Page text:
Dispatches > The Buzz


Issue: "Iraq: The other caucuses," Jan. 31, 2004

A-changin' race

Let's not forget that Howard Dean was supposed to be the internet candidate. What did the official Dean blog (blogforamerica.com) have to say about Dr. Dean's stunning defeat? Just remember, it's never too early to spin: "Those of you who've lived in Iowa have seen and heard negative spin about Dean regularly-nitpicking, angry name-calling, a sense that the others have joined forces to resist the change that you are serious about making happen."

Robert Tagorda (tagorda.com), though, noted that other Democratic candidates had picked up much of the Dean message, so the campaign was boiling down to image: "If the three candidates shared the same message, and Dean came out last, what does that say about his image? Basically, the public dislikes the messenger. His organizational superiority, high-profile endorsements, and other advantages were not enough to overcome his high negative ratings. Maybe likability is a bigger concern than originally thought to be."

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Finally, Gregg Easterbrook (tnr.com/easterbrook.mhtml) penned a song to the tune of "The Times They Are A-Changin'" for Kerry supporter Peter Yarrow (of Peter, Paul and Mary) to sing on the campaign trail: "Come writers and critics/Who punditize with your pen/And swallow your hats/You've been wrong once again/And don't speak too soon/with your heads/still in spin/ For there's no tellin' who/Voters are namin'./Could the Democrat now/Be later to win?/For the race it is a-changin'."

Waterloo, not just a city in Iowa

Andrew Sullivan (andrew sullivan .com) saw Wesley Clark as the real loser in Iowa: Gen. Clark "was supposed to be the anti-Dean, but adopted Deanish rhetoric. Both positions are now somewhat redundant. The Iowa voters-not exactly centrists-picked Kerry and Edwards to be the anti-Dean candidate, and the shrillness of the Dean-Clark message (the shrillness that so appealed to Paul Krugman) was just as soundly rejected." Shrillness? Jeff Jarvis (buzzmachine.com) described Howard Dean's cheerleading "concession" speech as "[an] unearthly squawk ... like the last angry cry of the last dodo bird."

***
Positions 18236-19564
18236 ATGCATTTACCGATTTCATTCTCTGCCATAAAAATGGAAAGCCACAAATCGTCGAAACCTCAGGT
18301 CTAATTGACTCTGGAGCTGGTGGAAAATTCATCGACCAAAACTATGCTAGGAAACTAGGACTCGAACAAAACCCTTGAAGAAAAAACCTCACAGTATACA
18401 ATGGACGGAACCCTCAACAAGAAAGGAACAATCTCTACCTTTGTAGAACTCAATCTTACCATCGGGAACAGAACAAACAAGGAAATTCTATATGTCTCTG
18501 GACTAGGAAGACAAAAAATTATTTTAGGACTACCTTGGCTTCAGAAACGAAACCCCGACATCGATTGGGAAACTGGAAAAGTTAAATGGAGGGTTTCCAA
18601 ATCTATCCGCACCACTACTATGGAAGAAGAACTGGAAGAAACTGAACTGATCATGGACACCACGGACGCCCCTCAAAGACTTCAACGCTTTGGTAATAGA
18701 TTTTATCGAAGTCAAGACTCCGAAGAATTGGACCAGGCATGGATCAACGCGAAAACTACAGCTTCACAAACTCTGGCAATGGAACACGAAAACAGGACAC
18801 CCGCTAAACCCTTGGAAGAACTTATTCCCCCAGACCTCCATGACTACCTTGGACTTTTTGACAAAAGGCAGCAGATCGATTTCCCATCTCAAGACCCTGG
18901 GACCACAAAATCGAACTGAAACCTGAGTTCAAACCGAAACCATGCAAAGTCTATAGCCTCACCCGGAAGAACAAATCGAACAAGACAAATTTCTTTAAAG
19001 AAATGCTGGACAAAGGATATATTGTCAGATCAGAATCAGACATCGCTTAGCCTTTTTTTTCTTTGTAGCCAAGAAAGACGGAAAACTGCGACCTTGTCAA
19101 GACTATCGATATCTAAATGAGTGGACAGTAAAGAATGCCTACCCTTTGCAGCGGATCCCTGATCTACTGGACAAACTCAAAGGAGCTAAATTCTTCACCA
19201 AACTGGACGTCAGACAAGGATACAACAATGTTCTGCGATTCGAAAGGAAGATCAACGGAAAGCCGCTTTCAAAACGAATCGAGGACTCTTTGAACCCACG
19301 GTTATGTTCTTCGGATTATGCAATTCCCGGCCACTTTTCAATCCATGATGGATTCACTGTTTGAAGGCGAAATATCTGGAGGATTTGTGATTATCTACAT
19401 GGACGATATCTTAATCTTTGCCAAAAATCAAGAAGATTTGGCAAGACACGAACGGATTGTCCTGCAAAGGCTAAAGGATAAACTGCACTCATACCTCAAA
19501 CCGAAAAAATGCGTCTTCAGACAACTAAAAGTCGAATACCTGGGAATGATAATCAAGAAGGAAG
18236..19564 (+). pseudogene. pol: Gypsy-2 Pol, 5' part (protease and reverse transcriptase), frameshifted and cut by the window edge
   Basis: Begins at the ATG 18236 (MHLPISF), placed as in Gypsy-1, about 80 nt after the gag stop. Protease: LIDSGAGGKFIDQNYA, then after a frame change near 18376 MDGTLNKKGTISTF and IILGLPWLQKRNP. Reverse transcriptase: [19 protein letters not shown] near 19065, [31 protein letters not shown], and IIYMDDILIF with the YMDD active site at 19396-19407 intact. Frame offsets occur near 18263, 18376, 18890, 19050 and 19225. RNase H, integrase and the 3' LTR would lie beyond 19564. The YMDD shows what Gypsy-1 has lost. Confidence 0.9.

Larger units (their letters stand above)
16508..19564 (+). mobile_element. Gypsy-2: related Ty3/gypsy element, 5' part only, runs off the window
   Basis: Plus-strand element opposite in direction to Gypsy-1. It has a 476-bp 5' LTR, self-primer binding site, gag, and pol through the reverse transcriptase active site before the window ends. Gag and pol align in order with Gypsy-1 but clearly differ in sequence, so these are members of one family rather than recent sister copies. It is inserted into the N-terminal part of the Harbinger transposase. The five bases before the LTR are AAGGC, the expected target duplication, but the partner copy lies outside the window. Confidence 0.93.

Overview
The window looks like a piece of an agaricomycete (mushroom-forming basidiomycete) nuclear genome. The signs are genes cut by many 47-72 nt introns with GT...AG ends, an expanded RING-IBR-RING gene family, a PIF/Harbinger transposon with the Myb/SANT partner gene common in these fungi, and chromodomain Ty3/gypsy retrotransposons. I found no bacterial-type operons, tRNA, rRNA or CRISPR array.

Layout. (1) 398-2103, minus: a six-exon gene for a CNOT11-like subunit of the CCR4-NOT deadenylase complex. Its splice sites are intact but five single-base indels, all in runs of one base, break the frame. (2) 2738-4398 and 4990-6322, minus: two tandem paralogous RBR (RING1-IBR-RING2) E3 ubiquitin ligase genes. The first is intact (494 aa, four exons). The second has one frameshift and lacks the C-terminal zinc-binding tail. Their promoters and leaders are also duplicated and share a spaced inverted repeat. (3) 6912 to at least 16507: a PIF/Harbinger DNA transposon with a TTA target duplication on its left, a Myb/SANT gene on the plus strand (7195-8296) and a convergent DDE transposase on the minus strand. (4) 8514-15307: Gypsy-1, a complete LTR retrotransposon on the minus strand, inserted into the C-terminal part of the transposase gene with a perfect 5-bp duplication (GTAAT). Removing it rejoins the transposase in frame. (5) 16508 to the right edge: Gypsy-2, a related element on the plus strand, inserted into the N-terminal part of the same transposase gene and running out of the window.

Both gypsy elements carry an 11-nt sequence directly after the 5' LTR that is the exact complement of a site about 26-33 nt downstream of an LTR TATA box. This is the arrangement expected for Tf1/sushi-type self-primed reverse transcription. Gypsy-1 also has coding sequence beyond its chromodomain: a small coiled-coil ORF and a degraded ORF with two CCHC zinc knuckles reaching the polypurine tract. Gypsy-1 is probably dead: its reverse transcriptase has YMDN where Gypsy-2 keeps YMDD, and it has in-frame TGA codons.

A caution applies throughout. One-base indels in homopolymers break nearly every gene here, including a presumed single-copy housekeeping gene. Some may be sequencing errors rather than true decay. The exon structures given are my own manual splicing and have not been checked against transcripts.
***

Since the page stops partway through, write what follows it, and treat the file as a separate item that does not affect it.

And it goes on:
Deanophobe Jonathan Chait (tnr.com/deano phobe.mhtml) could not make up his mind whether Dr. Dean's loss was a good thing or a bad thing for Dean haters. Immediately after the news he was pessimistic. "Now the anti-Dean vote is terribly split. And Dean's vote is not going to go away. We could be looking at a long slog, and Dean has the money and intensity of support to stay in that game.... The best scenario (from my Dean-o-phobic perspective, of course) remains getting down to a two-candidate race as soon as possible. That day is now farther away."

After more thought Mr. Chait gave himself a little room to celebrate: "I hadn't realized how big an impact Dean's speech made. When I saw Dean make his crazed, pro-wrestling-style rant I had the same reaction I always have to Dean: This is a man who should not be allowed anywhere near the White House without security guards dragging him off the premises immediately. But last night's speech was more viscerally wacky, and more widely disseminated, than any other he'd given. I think Dean irrevocably turned off a huge number of voters. That speech may go down as his Waterloo."

Comeback Kerry?

With his comeback victory in Iowa, Sen. John Kerry may have finally settled a score with Mickey Kaus (kausfiles.com). In early December, Mr. Kaus sponsored a contest to find the best excuse for a Kerry withdrawal. The day before the Iowa caucus, Mr. Kaus wrote that his Democratic preferences were "Edwards / Dean / Gephardt / Lieberman / a Bush-Clark tossup / the complete telephone books of all major American cities / Kerry." Any surprise that Mr. Kaus titled his post on Sen. Kerry's victory, "Iowans Reject Kerry by 62-38 Margin"?

Mr. Kaus looked forward to New Hampshire with a look back to 1984: "The Kerry victory in Iowa reminds me, not unsurprisingly, of Gary Hart's come-from-behind victory in New Hampshire in 1984 ... the rest of the campaign did more or less correspond to a scenario in which Democrats found out more about Hart and decided 'on second thought, no.' ... The idea of John Kerry is appealing. The reality is less so (and a lot more less so than was the reality of Hart). As the primaries proceed, my guess is voters will learn more about Kerry and his support will fade."


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